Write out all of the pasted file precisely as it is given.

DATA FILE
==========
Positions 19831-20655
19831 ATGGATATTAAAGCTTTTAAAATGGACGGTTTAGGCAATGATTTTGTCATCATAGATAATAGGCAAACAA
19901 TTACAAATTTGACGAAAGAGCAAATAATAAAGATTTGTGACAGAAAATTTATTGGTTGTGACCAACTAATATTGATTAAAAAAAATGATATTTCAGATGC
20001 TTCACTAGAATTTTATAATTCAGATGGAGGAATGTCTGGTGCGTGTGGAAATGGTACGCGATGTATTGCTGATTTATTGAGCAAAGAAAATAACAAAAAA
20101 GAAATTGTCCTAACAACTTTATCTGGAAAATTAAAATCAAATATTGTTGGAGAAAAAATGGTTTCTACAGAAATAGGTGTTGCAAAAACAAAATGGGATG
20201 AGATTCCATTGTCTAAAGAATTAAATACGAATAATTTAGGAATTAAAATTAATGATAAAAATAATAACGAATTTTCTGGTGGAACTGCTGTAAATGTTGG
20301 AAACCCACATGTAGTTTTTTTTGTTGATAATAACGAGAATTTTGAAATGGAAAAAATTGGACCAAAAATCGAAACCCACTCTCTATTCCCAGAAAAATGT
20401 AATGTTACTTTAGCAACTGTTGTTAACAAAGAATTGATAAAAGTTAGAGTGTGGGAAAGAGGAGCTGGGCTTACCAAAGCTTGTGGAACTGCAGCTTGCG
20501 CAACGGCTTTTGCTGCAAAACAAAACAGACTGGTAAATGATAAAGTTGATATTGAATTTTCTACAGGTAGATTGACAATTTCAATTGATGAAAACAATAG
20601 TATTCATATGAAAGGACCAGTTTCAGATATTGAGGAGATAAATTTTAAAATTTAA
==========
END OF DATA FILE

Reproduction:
Positions 19831-20655
19831 ATGGATATTAAAGCTTTTAAAATGGACGGTTTAGGCAATGATTTTGTCATCATAGATAATAGGCAAACAA
19901 TTACAAATTTGACGAAAGAGCAAATAATAAAGATTTGTGACAGAAAATTTATTGGTTGTGACCAACTAATATTGATTAAAAAAAATGATATTTCAGATGC
20001 TTCACTAGAATTTTATAATTCAGATGGAGGAATGTCTGGTGCGTGTGGAAATGGTACGCGATGTATTGCTGATTTATTGAGCAAAGAAAATAACAAAAAA
20101 GAAATTGTCCTAACAACTTTATCTGGAAAATTAAAATCAAATATTGTTGGAGAAAAAATGGTTTCTACAGAAATAGGTGTTGCAAAAACAAAATGGGATG
20201 AGATTCCATTGTCTAAAGAATTAAATACGAATAATTTAGGAATTAAAATTAATGATAAAAATAATAACGAATTTTCTGGTGGAACTGCTGTAAATGTTGG
20301 AAACCCACATGTAGTTTTTTTTGTTGATAATAACGAGAATTTTGAAATGGAAAAAATTGGACCAAAAATCGAAACCCACTCTCTATTCCCAGAAAAATGT
20401 AATGTTACTTTAGCAACTGTTGTTAACAAAGAATTGATAAAAGTTAGAGTGTGGGAAAGAGGAGCTGGGCTTACCAAAGCTTGTGGAACTGCAGCTTGCG
20501 CAACGGCTTTTGCTGCAAAACAAAACAGACTGGTAAATGATAAAGTTGATATTGAATTTTCTACAGGTAGATTGACAATTTCAATTGATGAAAACAATAG
20601 TATTCATATGAAAGGACCAGTTTCAGATATTGAGGAGATAAATTTTAAAATTTAA